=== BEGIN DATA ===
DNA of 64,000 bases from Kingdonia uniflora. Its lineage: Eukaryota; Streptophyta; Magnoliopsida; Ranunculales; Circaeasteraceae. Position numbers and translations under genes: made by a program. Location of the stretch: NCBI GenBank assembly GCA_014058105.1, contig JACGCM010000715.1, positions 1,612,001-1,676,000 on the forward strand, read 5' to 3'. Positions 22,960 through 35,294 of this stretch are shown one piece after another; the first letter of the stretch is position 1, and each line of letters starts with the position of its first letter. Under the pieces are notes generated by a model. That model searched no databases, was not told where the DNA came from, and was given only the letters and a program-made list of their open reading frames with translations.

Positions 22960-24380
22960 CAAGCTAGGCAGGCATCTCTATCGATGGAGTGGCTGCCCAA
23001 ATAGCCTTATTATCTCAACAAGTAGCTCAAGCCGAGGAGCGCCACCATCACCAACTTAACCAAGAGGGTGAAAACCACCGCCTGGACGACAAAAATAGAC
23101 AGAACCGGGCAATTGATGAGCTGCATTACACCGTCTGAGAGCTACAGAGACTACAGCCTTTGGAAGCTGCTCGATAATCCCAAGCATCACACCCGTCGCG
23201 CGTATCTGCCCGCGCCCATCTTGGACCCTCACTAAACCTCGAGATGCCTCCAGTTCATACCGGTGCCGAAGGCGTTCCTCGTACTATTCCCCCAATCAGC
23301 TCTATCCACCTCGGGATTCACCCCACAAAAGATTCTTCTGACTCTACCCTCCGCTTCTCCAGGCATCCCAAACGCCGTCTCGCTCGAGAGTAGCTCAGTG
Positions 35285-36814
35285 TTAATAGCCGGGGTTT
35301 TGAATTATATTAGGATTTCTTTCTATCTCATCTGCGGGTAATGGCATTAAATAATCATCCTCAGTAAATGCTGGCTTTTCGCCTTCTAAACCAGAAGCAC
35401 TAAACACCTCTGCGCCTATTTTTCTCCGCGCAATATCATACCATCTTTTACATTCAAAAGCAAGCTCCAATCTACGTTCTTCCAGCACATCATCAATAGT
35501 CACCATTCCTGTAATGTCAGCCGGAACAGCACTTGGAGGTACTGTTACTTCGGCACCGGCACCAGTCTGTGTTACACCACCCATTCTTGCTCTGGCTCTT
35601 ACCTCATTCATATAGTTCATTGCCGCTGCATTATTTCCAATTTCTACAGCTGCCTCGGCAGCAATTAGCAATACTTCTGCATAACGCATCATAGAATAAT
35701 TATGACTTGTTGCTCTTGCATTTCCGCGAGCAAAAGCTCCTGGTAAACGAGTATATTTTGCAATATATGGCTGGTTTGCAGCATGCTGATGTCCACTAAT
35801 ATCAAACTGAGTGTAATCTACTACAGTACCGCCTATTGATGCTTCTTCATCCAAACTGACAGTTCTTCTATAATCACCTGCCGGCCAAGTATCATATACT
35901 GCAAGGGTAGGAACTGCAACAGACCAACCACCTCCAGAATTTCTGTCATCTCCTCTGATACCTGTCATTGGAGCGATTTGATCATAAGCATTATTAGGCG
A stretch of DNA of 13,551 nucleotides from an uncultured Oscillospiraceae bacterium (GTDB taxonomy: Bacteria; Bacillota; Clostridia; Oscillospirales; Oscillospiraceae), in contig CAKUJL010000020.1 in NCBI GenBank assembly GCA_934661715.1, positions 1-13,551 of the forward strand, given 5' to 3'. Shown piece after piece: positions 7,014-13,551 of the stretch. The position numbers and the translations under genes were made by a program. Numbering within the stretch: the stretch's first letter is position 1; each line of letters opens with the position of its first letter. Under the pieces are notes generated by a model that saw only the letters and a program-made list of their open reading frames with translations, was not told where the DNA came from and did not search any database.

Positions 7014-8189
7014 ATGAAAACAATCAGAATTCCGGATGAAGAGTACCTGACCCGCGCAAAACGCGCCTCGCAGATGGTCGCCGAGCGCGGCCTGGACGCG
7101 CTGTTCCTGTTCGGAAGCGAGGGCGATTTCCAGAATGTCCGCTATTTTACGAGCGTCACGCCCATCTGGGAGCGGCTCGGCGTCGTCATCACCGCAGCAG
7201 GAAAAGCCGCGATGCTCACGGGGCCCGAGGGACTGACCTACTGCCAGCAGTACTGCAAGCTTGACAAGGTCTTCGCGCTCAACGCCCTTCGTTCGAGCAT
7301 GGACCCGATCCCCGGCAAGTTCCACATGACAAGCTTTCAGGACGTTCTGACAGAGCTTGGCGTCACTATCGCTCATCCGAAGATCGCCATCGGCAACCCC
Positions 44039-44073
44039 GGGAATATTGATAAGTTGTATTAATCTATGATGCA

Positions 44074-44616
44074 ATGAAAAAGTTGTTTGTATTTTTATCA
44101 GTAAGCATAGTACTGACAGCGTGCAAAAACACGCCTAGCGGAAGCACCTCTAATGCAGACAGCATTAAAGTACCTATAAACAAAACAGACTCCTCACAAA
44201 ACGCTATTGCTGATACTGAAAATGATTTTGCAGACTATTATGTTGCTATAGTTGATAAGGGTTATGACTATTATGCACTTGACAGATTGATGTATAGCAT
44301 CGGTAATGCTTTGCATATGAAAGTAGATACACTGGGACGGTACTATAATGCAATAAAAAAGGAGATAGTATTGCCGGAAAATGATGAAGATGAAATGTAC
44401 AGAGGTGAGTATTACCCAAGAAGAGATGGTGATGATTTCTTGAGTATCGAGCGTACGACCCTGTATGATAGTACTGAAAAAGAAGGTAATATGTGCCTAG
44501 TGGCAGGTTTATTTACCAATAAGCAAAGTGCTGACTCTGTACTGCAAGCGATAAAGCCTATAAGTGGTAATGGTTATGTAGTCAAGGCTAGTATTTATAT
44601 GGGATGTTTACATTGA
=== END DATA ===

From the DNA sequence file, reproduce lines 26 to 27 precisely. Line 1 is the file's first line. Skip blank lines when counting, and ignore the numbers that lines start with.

44074 ATGAAAAAGTTGTTTGTATTTTTATCA
44101 GTAAGCATAGTACTGACAGCGTGCAAAAACACGCCTAGCGGAAGCACCTCTAATGCAGACAGCATTAAAGTACCTATAAACAAAACAGACTCCTCACAAA